There has been a lot of planning and future thought put into the development of Lynn Valley and the District of North Vancouver as a whole. Lynn Valley’s unique mountainside location has more than just human neighbours. We reached out to the DNV to learn more about the policy and planning that is going on to protect and promote wildlife in the community.
In July 2021 the DNV council adopted an OCP Action Plan. It was a process to check-in on the current OCP adopted in 2011.
“ The OCP Action Plan includes a priority action to strengthen the resiliency of natural environments, with the goal of protecting and enhancing ecosystem health,” said Courtenay Rannard, communications coordinator for the DNV.
“Council recently directed staff to develop and implement a biodiversity strategy to protect, restore, and enhance ecosystem health within our community, including protecting and enhancing wildlife habitat and ecological networks.”
It will support a number of ongoing projects like the Urban Tree Canopy Project that provides native trees and shrubs to residents – free of charge – to plant on their own properties, she said. The Urban Tree Canopy Project will return again this fall.
“As they grow, these trees provide shelter and food for many species and animals,” said Rannard.
Streams and creeks
The North Shore is braided with streams and creeks. These unique features are foundations of local wildlife habitat and their care and protection are top of mind at the District.
“We’re in the process of developing an Integrated Stormwater Management Plan, which will improve streamside habitat, reduce pollution in our creeks and streams, and improve groundwater conditions,” said Rannard.
The DNV has designated streamside (riparian) protection development areas which aim to protect the natural setting, ecosystems and watershed.
“Riparian areas are home to many different species of wildlife and serve as important wildlife corridors throughout the district,” said Rannard. “Wildlife corridors are crucial to promote the safe movement of birds and animals, as well as respite areas in urban settings. If a resident owns a home that falls within this DPA and wants to seek a building permit, they must first go through a review with the Environment Department before a permit is issued.”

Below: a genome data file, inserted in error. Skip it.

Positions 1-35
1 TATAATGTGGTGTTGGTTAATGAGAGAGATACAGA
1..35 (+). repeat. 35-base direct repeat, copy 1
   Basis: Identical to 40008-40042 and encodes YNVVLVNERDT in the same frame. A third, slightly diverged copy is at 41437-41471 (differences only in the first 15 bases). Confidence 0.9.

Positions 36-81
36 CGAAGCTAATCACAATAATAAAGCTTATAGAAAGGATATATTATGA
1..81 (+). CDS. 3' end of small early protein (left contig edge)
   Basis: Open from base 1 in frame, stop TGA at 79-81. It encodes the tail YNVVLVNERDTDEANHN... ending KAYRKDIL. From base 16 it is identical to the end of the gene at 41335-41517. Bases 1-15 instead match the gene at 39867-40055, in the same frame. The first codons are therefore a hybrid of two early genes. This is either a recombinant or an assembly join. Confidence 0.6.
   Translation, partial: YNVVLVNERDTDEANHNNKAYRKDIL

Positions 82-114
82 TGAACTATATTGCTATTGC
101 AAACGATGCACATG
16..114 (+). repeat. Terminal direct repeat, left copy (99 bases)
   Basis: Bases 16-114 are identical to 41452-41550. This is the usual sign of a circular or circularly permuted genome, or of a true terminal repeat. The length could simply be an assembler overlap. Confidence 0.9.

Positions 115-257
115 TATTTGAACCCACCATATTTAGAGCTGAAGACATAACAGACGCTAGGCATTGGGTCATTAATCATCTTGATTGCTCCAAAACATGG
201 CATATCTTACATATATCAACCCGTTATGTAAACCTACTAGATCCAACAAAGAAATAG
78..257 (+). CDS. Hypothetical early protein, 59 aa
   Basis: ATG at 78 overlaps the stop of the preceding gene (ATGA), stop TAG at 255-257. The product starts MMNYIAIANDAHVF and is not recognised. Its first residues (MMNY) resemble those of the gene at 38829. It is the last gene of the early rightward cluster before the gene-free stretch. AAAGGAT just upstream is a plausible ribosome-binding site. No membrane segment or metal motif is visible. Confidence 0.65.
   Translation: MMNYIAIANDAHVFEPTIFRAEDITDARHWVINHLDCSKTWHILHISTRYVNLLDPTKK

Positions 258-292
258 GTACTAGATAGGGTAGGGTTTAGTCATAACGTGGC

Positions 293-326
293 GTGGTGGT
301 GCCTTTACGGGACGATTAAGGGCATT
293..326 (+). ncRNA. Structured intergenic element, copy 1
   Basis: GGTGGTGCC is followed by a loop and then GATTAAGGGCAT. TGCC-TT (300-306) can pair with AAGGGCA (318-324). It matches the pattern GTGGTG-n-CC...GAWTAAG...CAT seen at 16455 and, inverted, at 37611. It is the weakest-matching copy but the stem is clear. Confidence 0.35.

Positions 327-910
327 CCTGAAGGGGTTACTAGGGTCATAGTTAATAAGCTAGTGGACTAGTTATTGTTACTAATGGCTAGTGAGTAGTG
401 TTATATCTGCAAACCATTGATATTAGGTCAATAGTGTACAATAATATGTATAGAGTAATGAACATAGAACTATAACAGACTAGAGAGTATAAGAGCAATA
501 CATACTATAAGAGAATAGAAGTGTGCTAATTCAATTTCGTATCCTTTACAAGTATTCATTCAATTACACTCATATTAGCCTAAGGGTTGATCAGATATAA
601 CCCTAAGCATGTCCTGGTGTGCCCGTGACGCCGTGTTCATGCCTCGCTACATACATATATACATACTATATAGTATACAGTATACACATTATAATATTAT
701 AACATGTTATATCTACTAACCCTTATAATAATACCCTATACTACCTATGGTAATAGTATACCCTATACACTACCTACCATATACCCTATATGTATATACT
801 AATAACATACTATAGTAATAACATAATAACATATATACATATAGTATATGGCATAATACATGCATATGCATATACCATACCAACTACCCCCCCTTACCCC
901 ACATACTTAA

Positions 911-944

There are similarly designated areas protecting other natural areas, and like streamside protection areas, require homeowners must first go through a review with the Environment Department before a permit is issued.
Bylaws and policies supporting wildlife
Some animal protections have been put in place like the 2020 ban on anticoagulant rodenticides.
“By banning rodenticides where we can, we are actively supporting owls and other birds of prey by removing rodenticide from the food web,” said Rannard. “While owls are the most studied species when it comes to rodenticide, research has shown that many other species are negatively impacted by rodenticide including songbirds, raccoons, and coyotes, as well as domestic animals like cats and dogs.”
Another key management area is to reduce the amount of invasive species in the area.
“Our Invasive Species Strategy guides our work to prevent and control harmful, invasive plants such as knotweed, hogweed, and English Ivy,” said Rannard. “More than two dozen species of invasive plants have established in the District. Other examples of invasive species include the European fire ant, goldfish, and many others.”
In recent years residents may have noticed a change in our forests parks. There is more material left behind after maintenance, which is all a part of a larger restoration plan.
“We leave large woody debris in our parks when we plant restoration areas,” she said. “We identify areas where large woody debris can be left as small mammal habitat. We know that small mammals need logs to run on and, more importantly, under. Where possible, we also leave wildlife snags (standing dead trees) in these areas to provide habitat for cavity-nesting birds and other species.”
Small acts, big impacts
As we live alongside wildlife there are practices homeowners can undertake to better co-exist.
“We all have a unique set of responsibilities when it comes to living so close to the wilderness,” said Rannard. “Properly managing household waste is one of the most impactful ways that residents can help.”
Just this week, Lynn Valley’s first bear was sighted awake from hibernation.
“Each year as bears come out of hibernation and wildlife becomes more active, we work closely with the North Shore Black Bear Society to educate our community on ways to reduce encounters between humans and local wildlife,” she said. “Keeping properties clear of attractants, only setting garbage and organics carts out in the morning (never overnight), and being generally respectful of animal habitat areas are all ways our community can co-exist with wildlife.”
While we take care of the biggest neigbours there are also opportunities to support our tiniest neighbours and the good news it means less work for homeowners.
“Simple things can make a big difference,” Said Rannard. “For example, by not keeping your garden too tidy in the spring, residents can support native bees overwintering in the vegetation. Planting pollinator-friendly plants can also have a big impact.